Author Name: Shaolu Yu
Article Title, Issue and Volume: “That is Real America!”: Imaginative Geography among the Chinese immigrants in Flushing, New York City
What is the main purpose of your study?
By using the Chinese immigrants in Flushing, New York City as an example, this study examines how their perceptions of the U.S. changed after living in the U.S., and how the images of New York City and their neighborhood are shaped in their everyday life?
What are the practical, day to day, implications of your study?
At the government level, there should be channels and policies to break down the social and cultural boundaries in order for the immigrants to gain an authentic understanding of the receiving country and region.
At the community level, agencies such as the ethnic organizations, ethnic media and ethnic businesses should challenge and deconstruct the imagined space, and foster the connections between the Chinese community and the outside world.
At the individual level, the imagined geography among immigrants are understudied but have great implications on migration pattern, transnational connections and the development of ethnic communities.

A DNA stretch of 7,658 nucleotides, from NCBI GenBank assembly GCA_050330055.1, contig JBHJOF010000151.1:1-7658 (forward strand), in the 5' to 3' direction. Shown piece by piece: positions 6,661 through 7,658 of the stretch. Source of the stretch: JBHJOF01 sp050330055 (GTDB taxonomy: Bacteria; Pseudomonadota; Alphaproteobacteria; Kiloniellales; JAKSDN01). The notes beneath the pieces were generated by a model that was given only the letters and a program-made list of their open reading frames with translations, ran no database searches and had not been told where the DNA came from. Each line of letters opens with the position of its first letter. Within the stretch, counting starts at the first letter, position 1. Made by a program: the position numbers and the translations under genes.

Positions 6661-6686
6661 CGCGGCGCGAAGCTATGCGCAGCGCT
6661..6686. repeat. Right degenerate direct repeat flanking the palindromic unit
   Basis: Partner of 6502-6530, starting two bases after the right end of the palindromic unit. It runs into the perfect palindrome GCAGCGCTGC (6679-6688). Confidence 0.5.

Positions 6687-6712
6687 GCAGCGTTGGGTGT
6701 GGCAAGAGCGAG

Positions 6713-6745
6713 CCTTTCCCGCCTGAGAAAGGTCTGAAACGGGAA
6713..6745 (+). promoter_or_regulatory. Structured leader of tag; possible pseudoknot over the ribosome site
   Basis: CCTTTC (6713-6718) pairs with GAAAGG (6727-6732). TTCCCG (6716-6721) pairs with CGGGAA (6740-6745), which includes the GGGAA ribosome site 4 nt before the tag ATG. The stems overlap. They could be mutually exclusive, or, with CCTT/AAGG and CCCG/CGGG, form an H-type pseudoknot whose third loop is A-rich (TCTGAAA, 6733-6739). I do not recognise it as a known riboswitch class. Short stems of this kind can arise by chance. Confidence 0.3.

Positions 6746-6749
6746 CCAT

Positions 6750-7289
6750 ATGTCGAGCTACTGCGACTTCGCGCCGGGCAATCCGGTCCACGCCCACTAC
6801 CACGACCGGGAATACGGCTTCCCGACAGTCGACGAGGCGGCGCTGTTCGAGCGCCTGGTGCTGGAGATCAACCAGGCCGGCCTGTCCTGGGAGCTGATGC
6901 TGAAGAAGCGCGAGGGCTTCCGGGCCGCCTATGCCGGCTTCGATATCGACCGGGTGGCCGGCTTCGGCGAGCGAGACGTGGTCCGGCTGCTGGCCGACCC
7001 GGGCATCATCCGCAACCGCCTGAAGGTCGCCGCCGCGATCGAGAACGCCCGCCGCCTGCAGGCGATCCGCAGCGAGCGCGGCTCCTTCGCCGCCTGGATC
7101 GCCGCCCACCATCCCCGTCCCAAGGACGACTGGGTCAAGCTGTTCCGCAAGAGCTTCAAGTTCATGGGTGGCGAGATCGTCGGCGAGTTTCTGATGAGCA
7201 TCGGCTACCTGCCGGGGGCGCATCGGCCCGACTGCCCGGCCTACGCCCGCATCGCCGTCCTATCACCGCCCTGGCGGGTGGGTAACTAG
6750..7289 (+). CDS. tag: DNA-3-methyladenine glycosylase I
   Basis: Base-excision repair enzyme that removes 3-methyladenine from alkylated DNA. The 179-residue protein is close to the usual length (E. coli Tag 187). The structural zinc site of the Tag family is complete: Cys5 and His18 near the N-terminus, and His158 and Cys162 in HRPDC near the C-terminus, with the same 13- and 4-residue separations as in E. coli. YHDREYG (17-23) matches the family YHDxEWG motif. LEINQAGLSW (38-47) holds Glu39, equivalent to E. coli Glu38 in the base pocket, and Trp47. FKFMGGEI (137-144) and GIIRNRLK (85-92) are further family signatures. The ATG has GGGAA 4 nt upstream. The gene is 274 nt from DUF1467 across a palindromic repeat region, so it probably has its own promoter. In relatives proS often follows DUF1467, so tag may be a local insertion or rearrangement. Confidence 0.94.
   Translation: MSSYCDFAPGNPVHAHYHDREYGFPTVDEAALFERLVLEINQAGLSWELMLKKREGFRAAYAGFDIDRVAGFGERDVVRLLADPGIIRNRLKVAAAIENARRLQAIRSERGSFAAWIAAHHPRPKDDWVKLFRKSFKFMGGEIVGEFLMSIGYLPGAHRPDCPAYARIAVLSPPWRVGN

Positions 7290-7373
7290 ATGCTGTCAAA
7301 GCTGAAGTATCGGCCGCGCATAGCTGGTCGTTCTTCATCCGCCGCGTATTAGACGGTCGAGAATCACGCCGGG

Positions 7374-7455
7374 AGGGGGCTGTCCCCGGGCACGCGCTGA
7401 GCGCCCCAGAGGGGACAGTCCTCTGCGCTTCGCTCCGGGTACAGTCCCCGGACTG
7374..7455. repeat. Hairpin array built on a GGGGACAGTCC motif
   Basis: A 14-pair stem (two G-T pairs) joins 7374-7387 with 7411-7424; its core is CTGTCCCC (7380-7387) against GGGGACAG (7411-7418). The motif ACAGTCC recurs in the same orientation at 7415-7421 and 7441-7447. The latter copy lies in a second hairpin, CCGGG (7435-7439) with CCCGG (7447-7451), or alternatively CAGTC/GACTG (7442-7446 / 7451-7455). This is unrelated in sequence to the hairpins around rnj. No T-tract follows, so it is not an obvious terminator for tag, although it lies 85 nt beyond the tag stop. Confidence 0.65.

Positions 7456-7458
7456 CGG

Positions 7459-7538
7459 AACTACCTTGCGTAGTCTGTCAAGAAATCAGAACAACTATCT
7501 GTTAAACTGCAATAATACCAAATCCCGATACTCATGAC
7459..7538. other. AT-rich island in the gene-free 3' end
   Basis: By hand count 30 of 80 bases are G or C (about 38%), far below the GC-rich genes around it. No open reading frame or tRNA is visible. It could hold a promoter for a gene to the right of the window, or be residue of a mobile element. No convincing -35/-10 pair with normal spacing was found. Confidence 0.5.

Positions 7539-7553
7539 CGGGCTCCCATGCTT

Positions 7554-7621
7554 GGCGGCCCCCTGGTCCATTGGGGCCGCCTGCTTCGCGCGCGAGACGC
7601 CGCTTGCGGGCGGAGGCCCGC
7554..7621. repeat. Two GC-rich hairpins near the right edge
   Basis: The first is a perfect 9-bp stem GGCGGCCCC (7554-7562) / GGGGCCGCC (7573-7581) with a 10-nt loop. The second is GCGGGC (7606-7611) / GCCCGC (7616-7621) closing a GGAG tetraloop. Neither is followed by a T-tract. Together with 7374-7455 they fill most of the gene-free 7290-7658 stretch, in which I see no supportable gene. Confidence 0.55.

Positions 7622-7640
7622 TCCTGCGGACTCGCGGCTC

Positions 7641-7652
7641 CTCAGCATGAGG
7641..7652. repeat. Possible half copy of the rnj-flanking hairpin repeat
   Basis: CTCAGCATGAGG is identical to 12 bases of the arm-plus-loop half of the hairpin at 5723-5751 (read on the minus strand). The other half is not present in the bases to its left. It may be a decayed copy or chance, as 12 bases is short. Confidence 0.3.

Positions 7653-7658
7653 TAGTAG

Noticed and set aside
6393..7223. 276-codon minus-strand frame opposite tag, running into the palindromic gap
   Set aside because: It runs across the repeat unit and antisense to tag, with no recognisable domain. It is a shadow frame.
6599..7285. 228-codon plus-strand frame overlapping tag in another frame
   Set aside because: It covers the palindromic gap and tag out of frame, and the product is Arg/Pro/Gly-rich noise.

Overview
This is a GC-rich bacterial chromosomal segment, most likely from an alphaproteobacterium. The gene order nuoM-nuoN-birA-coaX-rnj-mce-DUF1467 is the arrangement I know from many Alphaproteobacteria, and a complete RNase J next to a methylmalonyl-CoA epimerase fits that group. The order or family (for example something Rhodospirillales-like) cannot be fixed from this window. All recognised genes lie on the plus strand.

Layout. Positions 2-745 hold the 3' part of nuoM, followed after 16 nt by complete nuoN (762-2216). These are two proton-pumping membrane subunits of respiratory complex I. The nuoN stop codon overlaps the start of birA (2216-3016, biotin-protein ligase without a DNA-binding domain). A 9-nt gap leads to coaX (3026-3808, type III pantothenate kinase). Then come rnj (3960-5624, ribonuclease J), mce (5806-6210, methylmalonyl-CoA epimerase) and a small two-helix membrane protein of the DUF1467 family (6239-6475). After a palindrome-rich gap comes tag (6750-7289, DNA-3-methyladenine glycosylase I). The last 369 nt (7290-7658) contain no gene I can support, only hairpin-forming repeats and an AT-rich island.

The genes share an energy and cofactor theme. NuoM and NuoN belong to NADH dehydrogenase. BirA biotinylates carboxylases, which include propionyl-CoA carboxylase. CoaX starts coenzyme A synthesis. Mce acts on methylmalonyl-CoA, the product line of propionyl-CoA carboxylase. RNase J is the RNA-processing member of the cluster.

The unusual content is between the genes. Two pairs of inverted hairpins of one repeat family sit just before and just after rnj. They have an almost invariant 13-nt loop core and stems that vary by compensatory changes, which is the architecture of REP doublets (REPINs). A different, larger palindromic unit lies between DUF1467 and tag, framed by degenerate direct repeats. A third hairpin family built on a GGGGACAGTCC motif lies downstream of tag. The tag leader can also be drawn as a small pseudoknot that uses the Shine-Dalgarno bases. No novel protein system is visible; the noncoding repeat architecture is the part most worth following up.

How does your study relate to other work on the subject?
The study speaks to the studies of race, ethnicity, immigration policy, community development, and urban studies.
What are two or three interesting findings that come from your study?
The post-migration perceptions of the U.S. among Chinese immigrants in Flushing remain imaginative not across physical distance, but across social and cultural distance.
Ethnic media and ethnic mobile resources play a major role in shaping and maintaining the imagination of the lived space among immigrants.
Ethnic community nurtures a sense of insider-ness, while at the same time, serves as a bubble that reinforces the imagined space among immigrants.
What might be some of the theoretical implications of this study?
The imagined geography and lived geography are mutually constituted. The former is largely shaped by locality and daily mobility. The latter reconstructs and reinforces the former. The social and political power relationships between the colonized and the colonizers create the imaginative geography of the East by the West (Orientalism). However, seldom discussed is the imaginative geography of the West by the East (Occidentalism), that equally exists due to the world power hierarchy.
Third, space is marginalized space. If radicalized, the lived space is liberating and de-marginalizing; if not, it reinforces the ethnocentric perspective through which both the inside and outside world are seen. The consequences are the reinforcement of geography of the Others, as well as the subsequent perpetuation of the social hierarchy and spatial segregation.
How does your research help us think about Geography?